Close this search box.
Nelligan News
Reading Time: 2 minutes

Author: Kyle Stout, Articling Student, Nelligan O'Brien Payne LLP

On December 4, 2013, the Ontario government introduced Bill 146, the Stronger Workplaces for a Stronger Economy Act. It is omnibus legislation that proposes amendments to several key employment statutes, including the Employment Standards Act, 2000 (the "ESA"). Bill 146 must still pass second reading prior to receiving Royal Assent. However, the proposed changes to the ESA are, at least in introductory form, positive for employees. For example, Bill 146 introduces a number of new protections for employees under the ESA, particularly for historically vulnerable temporary employees.

Bill 146 proposes the following amendments to the ESA:

  • Removes the $10,000 cap on the recovery of unpaid wages owed through a Ministry of Labour order to pay. This means that subject to effective enforcement, employees would no longer be required to pursue larger wage claims through the courts.
  • Extends the six and twelve month time limits on the recovery of wages under the ESA to two years. The time limit for claiming unpaid vacation pay would also be increased from six months to one year.
  • Requires employers to provide each employee with a copy of the most recent poster published by the Ministry of Labour. Employers would further be required to provide a translated copy of the poster, where available, if an employee requests a translation into a language other than English . Currently, employers only need to post a copy of the poster in the workplace.
  • Empowers an Employment Standards Officer to require an employer to examine its records and/or practices to determine compliance with the ESA or the Regulations, and to report the results of the examination to the Officer . Under these proposed self-audit provisions, Officers are given wide discretion to determine the scope, method, and format of the examination.

Bill 146 further proposes a number of new protections for temporary employees:

  • Notably, temporary help agencies and their clients would be made jointly and severally liable for any unpaid wages and overtime owed to temporary employees. Under the proposed amendments, the temporary agency would be primarily responsible for an assignment employee's wages; however, employees would not be required to exhaust proceedings against the agency before commencing proceedings against the employer for the recovery of unpaid wages. Also, a client of a temporary agency would be deemed to be the employer of a temporary employee for the purpose of enforcing liability for unpaid wages. This means that temporary employees would have recourse for unpaid wages against the employers who ultimately use their services.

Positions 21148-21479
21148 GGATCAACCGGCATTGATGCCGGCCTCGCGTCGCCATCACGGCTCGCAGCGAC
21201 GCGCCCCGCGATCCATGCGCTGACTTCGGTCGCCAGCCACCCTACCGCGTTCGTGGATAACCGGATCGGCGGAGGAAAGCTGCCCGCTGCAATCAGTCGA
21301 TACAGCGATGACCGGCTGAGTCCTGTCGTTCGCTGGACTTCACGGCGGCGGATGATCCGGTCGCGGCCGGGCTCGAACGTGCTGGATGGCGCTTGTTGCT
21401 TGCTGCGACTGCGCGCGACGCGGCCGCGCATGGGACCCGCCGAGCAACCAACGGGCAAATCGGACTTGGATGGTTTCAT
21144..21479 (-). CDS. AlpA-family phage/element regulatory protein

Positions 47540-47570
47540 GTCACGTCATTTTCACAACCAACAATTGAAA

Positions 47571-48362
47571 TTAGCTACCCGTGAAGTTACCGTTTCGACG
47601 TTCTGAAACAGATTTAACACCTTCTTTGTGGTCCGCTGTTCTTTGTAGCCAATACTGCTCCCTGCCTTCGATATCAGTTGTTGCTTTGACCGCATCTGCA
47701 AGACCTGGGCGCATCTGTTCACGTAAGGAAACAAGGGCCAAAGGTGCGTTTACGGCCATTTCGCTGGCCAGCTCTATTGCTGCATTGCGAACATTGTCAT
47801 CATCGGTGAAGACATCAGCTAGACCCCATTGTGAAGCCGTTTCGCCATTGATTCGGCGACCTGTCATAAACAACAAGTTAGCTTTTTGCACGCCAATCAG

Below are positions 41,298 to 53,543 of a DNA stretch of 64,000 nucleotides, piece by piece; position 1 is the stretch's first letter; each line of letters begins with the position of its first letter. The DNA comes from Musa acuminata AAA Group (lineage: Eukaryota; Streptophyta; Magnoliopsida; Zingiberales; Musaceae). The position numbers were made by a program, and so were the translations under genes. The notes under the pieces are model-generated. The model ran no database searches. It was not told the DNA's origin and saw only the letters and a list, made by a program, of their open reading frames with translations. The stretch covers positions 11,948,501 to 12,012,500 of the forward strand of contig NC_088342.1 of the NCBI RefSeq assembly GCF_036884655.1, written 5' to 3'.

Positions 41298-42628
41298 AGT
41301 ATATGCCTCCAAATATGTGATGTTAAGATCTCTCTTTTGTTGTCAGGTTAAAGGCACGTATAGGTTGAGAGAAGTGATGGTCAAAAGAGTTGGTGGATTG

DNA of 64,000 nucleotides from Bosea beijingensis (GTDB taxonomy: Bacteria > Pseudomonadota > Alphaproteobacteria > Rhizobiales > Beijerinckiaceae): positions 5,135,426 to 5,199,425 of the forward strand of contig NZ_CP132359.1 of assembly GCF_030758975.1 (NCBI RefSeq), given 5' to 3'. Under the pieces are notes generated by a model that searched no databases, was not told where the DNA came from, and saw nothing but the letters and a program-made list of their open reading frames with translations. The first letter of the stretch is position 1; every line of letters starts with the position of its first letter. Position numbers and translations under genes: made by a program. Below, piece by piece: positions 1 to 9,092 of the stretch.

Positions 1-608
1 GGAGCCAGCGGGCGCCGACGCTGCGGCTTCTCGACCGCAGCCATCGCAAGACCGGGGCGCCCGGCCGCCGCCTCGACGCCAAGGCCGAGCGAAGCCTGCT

• Finally, in addition to the record requirements under Part VI of the ESA, both temporary agencies and their clients would be required to record and retain the number of hours worked daily and weekly by temporary employees. Temp agencies and employers would also be required to ensure that these records were "readily available for inspection".

Bill 146 proposes a number of new protections for both permanent and temporary employees. Although still in the introductory phase, employees and employers will be well advised to familiarize themselves with their respective rights and obligations under the proposed amendments.

This content is not intended to provide legal advice or opinion as neither can be given without reference to specific events and situations. © 2021 Nelligan O’Brien Payne LLP.

Have Questions?

Enjoy this article?
Don’t forget to share.

Related Posts

Employment Law for Employees
Nelligan News
Reading time: 2 mins
The Canadian Human Rights Act protects against discrimination by federal institutions, such as airlines, banks, telecommunications firms, and the federal[...]
Employment Law for Employees
Reading time: 3 mins
In Koshman v Controlex Corporation, 2023 ONSC 7045, Nelligan Law lawyers Tracy Lyle and Rhian Foley successfully represented engineer Martin[...]
Employment Law for Employees
Reading time: 2 mins
The quick answer: it depends on what your contract or stock option plan states during the reasonable notice period (after[...]